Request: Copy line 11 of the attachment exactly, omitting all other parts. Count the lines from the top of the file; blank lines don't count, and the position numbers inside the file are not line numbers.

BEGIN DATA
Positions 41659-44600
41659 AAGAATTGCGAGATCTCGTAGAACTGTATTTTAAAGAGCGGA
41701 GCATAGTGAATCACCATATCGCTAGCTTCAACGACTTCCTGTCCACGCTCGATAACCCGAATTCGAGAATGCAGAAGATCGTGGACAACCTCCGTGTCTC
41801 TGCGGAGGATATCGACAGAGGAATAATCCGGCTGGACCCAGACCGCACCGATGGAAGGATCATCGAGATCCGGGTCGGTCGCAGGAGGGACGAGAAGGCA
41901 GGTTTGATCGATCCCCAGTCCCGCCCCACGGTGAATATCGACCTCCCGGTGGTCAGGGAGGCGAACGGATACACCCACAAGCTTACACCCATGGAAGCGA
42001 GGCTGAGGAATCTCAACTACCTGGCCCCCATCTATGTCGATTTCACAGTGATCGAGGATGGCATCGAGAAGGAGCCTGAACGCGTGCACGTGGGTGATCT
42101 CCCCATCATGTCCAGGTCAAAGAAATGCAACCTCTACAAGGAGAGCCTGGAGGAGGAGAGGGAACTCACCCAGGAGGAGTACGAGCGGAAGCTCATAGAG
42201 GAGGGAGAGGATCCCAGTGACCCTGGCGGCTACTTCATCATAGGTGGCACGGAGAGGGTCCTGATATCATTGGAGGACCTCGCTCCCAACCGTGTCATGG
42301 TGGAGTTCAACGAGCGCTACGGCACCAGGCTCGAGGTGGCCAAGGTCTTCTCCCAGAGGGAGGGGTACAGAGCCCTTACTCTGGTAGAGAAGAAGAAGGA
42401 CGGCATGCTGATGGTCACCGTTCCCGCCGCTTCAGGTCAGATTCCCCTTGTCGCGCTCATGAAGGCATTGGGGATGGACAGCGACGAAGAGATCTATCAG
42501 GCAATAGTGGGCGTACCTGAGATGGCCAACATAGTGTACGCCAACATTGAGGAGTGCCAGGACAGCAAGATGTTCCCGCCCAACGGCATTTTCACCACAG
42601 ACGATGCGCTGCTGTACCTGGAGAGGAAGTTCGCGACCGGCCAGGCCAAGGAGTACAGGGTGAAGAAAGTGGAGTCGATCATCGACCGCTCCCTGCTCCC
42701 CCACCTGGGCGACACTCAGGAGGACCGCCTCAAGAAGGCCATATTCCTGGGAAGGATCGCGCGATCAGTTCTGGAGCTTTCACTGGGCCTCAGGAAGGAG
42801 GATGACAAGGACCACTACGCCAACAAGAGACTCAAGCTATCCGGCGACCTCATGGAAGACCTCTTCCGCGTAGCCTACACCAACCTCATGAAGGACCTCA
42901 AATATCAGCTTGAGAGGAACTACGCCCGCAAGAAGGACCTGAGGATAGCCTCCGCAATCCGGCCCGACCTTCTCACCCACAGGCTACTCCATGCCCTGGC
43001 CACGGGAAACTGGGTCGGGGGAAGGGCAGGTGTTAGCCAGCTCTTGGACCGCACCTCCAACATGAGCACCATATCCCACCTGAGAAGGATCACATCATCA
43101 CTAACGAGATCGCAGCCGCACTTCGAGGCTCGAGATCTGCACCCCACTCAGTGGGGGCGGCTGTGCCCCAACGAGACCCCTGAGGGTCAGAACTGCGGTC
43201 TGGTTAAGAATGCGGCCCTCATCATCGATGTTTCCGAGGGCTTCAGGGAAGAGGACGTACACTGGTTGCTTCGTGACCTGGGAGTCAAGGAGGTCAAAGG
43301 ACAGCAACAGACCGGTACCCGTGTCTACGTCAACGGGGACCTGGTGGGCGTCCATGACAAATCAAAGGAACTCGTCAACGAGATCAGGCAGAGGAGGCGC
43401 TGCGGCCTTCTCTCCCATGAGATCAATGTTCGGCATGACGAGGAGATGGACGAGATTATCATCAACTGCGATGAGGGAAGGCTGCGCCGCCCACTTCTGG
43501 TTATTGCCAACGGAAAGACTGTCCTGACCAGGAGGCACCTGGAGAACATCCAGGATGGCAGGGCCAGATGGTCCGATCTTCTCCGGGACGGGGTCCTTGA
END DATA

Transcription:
42501 GCAATAGTGGGCGTACCTGAGATGGCCAACATAGTGTACGCCAACATTGAGGAGTGCCAGGACAGCAAGATGTTCCCGCCCAACGGCATTTTCACCACAG